Super Bowl 2017: Tom Brady leads epic comeback, Patriots stun Falcons in OT

The Atlanta Falcons have been in existence for 51 years and Sunday was just their second Super Bowl appearance in team history. For 59 minutes, they were leading, and for 45 minutes, they were dominating a New England Patriots team that seemed helpless to do anything about it.

But the Patriots overcame a 25-point deficit to take the game to overtime. They then won it, 34-28, on the very first series after James White dived in from two yards out. The 31 unanswered points in the thrilling comeback cements the Patriots' legacy as the greatest NFL franchise this century.

It was New England's ninth Super Bowl appearance in team history, and the seventh in the Bill Belichick-Tom Brady era. And if not for Eli Manning and the New York Giants , Bill and Tom would be 7-0 in the championship game. We're guessing they'll settle for 5-2, especially given the "THAT DID NOT JUST HAPPEN" way they went about winning this one.

We won't lie: We were convinced this game was over at halftime; the Falcons led 21-0 late in the second quarter, 28-9 to start the final quarter, and 28-20 at the two-minute warning. You might notice that with each update the Patriots crept closer while the Falcons went from confident to hopeful to apprehensive to dejected as Brady marched New England down the field again and again and again and again, until the they had even out-Patriots'd the Patriots.

Not only did the Pats overcome the largest deficit in Super Bowl history, they played in the first overtime game in Super Bowl history, and oh, by the way, Brady set a Super Bowl record for passing yards. (And before you say, yeah, but he had the benefit of overtime, we'll kindly point out that he managed the feat before the end of regulation.)

And regarding those insurmountable comebacks, Brady now has four of them:

How 'bout that Patriots defense?

But for as amazing a performance as Brady put on in the second half and that first drive of overtime, we have to acknowledge what the Patriots' defense was able to do over that same span. We wrote about it in the days leading up to the Super Bowl: Defensive coordinator Matt Patricia faced the near-impossible task of slowing a Falcons offense that obliterated the Seattle Seahawks and Packers in the playoffs, and at one point, it seemed clear they were going to do the same to the New England. At one point in the first half, Atlanta had outscored those three teams 108-44 over the last month.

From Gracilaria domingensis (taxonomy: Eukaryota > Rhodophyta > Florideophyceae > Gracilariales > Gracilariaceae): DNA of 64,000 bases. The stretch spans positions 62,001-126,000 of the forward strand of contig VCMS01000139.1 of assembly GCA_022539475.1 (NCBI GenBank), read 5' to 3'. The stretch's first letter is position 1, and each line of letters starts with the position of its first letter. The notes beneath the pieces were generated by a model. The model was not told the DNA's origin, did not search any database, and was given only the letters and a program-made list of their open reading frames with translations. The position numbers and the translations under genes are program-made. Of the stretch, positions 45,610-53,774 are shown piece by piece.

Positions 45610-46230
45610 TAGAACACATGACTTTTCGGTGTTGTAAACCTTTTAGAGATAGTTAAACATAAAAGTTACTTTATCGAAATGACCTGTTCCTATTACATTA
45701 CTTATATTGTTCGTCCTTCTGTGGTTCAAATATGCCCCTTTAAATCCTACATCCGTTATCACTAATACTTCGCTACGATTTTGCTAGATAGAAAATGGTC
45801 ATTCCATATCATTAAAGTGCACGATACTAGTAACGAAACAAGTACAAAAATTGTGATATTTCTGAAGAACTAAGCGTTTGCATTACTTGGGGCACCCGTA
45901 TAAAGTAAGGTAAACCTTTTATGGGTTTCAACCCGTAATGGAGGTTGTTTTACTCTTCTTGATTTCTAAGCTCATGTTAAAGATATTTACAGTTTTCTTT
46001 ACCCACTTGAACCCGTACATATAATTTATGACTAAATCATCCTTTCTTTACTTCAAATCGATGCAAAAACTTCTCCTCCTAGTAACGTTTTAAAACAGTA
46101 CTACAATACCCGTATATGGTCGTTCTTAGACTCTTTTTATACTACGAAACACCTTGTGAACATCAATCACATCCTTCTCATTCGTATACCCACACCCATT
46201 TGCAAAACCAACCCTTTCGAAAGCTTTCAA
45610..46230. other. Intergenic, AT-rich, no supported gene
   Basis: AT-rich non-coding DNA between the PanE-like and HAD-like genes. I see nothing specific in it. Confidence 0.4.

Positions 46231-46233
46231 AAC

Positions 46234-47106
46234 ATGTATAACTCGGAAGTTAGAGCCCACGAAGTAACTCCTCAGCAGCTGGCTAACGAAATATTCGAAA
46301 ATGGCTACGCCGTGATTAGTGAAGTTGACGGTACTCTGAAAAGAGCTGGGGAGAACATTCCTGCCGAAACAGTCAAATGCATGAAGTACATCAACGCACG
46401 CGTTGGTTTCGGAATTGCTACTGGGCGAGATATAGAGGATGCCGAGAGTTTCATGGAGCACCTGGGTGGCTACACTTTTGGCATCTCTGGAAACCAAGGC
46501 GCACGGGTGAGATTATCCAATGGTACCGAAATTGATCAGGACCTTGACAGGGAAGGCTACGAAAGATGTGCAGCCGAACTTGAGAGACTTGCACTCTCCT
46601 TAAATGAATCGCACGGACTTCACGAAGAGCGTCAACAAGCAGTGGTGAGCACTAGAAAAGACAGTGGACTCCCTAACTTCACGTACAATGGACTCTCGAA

And it's that kind of offensive firepower, which appeared able to score at will, that will earn Falcons offensive coordinator Kyle Shanahan the 49ers' head job and did earn Matt Ryan well-deserved MVP honors. It's not an exaggeration to say that this was as close to unstoppable a unit as we've seen since, incidentally, the 2007 Patriots, which regularly blew out every opponent they faced right up until the moment they ran into aforementioned Giants in the Super Bowl.

For the first 30 minutes, the Patriots were incapable of stopping the Falcons' running game, even though New England entered the game as one of the league's best run defenses (they ranked fourth, according to Football Outsiders). In fact, after Devonta Freeman scored the Falcons' third series, which led to the first points of the game early in the second quarter, Atlanta had 85 rushing yards and Ryan had just four completions.

Yes, the Patriots had shut down Julio Jones (for the time being), but it came at a cost. Freeman's niftiness, coupled with running plays designed to attack the perimeter and stretch New England's defense, opened up running lanes that were easily exploited.

Following a Patriots three-and-out, Ryan and the passing game finally got to work. He hit Taylor Gabriel for 24 yards, and then found Jones for 18 more (and, yeah, he was double-covered and still caught it). Then on third down, Ryan found tight end Austin Hooper in the end zone and the Pats were on the ropes.

Things got worse before they'd get better ...

Another Tom Brady first -- a Super Bowl pick-six

Trailing 14-0 and desperately trying to put a dent in the Falcons' lead, Brady, who had been uncharacteristically pressured early in the game, marched the Patriots down the field, thanks in part to three Falcons defensive holding calls -- all on third down, all keeping the Pats on the field. And then Brady, again uncomfortable in the face of a pass rush, forced a throw that was intercepted by Robert Alford and taken to the house.